Sticking to Its Principles

March 27, 1992

Planned Parenthood says that rather than accept the Bush administration's gag rule it will give up federal funding of its operations. The gag rule forbids professionals at birth control clinics from even referring to abortion as an option to a pregnant woman, much less recommending one.

President Bush has agreed to a policy which allows physicians but no one else at clinics to discuss abortion in at least some cases. In his view, according to White House officials, this was an admitted attempt to straddle the issue.

Why he would want to straddle is understandable. The right wing of his party, which has always been suspicious of Mr. Bush, is pushing him to uphold what it regards as the Reagan legacy on this issue. The original gag rule, which prevented even physicians from discussing abortion as an option in almost all cases, was issued in the last president's second term and upheld last year by the Supreme Court.

Give Planned Parenthood credit for sticking to its principles. A lot of recipients of all sorts of federal funds want it both ways, take the money but not accept federal policy guidelines. When they find they can't, many "rise above principle," take the money and adjust policy accordingly.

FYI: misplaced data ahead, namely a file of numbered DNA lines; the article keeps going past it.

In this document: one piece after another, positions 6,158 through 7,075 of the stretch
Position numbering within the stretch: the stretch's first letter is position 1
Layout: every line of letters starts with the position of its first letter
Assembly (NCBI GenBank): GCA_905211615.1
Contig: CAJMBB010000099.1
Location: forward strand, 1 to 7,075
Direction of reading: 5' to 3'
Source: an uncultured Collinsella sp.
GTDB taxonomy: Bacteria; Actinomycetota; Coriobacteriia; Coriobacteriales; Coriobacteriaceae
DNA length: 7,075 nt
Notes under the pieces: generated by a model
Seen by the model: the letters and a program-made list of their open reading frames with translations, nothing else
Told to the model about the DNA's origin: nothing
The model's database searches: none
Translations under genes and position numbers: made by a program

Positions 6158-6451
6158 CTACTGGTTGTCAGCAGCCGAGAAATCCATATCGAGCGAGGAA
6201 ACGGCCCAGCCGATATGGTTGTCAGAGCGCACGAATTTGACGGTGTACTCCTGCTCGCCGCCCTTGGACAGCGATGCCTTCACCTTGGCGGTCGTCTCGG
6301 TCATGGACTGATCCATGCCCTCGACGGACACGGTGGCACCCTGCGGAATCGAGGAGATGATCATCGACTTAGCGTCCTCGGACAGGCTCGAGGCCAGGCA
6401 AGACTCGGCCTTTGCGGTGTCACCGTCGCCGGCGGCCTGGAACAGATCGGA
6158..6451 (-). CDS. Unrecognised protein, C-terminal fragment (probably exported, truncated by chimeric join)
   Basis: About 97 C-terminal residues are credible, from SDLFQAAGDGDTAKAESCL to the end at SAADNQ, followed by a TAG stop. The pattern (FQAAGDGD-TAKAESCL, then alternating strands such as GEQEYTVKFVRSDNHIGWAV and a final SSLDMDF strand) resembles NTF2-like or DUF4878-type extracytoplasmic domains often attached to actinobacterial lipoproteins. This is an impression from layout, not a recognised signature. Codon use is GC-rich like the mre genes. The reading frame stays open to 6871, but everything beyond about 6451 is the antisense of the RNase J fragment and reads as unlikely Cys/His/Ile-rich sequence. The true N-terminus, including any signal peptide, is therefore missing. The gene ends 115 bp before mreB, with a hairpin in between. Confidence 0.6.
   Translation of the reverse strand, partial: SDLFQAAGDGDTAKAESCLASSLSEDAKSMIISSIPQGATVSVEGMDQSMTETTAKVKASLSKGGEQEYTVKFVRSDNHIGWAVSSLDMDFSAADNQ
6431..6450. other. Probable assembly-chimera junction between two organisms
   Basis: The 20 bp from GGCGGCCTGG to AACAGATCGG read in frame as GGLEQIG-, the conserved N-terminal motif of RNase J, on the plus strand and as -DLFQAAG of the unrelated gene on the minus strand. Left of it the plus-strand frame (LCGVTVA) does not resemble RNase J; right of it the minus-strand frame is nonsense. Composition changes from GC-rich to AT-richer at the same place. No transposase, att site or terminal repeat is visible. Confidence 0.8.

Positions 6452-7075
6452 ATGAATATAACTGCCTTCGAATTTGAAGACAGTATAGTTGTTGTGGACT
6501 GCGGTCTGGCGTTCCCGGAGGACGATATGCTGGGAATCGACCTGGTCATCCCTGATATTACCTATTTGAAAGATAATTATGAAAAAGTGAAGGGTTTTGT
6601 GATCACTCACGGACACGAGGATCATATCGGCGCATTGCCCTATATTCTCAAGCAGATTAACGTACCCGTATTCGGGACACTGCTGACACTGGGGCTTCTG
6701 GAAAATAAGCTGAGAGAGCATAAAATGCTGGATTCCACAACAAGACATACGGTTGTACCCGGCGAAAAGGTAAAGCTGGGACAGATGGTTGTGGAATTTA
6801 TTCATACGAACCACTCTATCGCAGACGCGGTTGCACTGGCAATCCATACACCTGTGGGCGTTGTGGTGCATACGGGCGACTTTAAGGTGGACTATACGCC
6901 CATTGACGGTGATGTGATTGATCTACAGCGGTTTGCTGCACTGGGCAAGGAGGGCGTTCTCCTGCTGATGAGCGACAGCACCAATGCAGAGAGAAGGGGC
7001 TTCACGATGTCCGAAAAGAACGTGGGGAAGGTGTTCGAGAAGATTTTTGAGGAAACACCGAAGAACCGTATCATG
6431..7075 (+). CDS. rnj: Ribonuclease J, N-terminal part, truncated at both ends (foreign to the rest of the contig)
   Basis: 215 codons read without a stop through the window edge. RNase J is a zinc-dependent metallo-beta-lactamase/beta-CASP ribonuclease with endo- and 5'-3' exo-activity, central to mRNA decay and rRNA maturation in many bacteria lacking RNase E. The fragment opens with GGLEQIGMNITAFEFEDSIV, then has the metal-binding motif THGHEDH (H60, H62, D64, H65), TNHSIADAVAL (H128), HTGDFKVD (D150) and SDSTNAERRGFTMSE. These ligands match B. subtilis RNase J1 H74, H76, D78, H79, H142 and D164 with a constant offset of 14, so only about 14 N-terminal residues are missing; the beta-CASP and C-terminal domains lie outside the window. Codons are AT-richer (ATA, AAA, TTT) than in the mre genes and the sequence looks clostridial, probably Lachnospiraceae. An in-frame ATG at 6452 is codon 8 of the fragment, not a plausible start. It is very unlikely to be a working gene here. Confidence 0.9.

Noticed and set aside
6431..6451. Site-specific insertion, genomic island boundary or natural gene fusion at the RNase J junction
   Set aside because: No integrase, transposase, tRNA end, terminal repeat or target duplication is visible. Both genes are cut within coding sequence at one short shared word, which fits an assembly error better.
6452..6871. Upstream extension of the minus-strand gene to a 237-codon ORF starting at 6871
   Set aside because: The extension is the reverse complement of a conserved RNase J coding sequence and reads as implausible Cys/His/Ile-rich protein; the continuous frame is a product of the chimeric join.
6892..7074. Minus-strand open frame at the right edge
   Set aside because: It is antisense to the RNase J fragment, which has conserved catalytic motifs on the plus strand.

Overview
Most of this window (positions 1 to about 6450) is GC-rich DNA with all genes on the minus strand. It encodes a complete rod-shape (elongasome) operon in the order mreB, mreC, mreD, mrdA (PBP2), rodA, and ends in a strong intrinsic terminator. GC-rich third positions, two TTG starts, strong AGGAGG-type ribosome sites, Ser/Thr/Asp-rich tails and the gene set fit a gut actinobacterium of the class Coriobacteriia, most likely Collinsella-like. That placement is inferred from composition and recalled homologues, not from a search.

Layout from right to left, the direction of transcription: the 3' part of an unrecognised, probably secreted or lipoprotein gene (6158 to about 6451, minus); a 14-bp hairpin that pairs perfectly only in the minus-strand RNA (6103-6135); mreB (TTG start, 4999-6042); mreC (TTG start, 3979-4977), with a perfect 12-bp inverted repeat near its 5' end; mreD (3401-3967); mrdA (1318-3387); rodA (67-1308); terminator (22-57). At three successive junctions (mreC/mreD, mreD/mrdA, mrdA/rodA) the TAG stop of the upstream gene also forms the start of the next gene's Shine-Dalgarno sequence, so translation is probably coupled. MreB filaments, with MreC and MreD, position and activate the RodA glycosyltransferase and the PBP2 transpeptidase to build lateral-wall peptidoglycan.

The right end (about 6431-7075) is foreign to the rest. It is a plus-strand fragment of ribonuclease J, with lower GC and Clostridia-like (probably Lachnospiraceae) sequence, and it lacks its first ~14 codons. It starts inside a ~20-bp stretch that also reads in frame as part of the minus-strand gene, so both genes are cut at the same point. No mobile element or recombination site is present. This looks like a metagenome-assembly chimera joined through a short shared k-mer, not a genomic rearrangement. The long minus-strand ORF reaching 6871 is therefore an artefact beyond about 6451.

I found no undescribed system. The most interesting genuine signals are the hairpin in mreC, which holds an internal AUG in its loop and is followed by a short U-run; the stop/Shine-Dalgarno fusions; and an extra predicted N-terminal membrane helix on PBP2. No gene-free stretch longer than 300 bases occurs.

It is not going to be easy for Planned Parenthood now. Federal funds account for a significant portion of the organization's budgets. Planned Parenthood of Maryland, for example, gets about $500,000 a year from the federal government, or about 12-13 percent of its total budget. It will either have to cut back on its services or increase its fund-raising from other sources or charge women more for services -- or all of those things.

This is not the end of the story. It is certainly not the end of the political story. Pat Buchanan said of the new regulation, "I like the old position, to be quite candid." Thank goodness he never won a primary. George Bush would not have moved even as far as he did on the gag rule.

There will be a lot of agreement with the Buchanan view at the Republican national convention. We can only hope that by then the president will be looking to the general election campaign and a Democratic opponent who will be appealing to Republican women on this issue. Perhaps then he will relax the gag order a little more.

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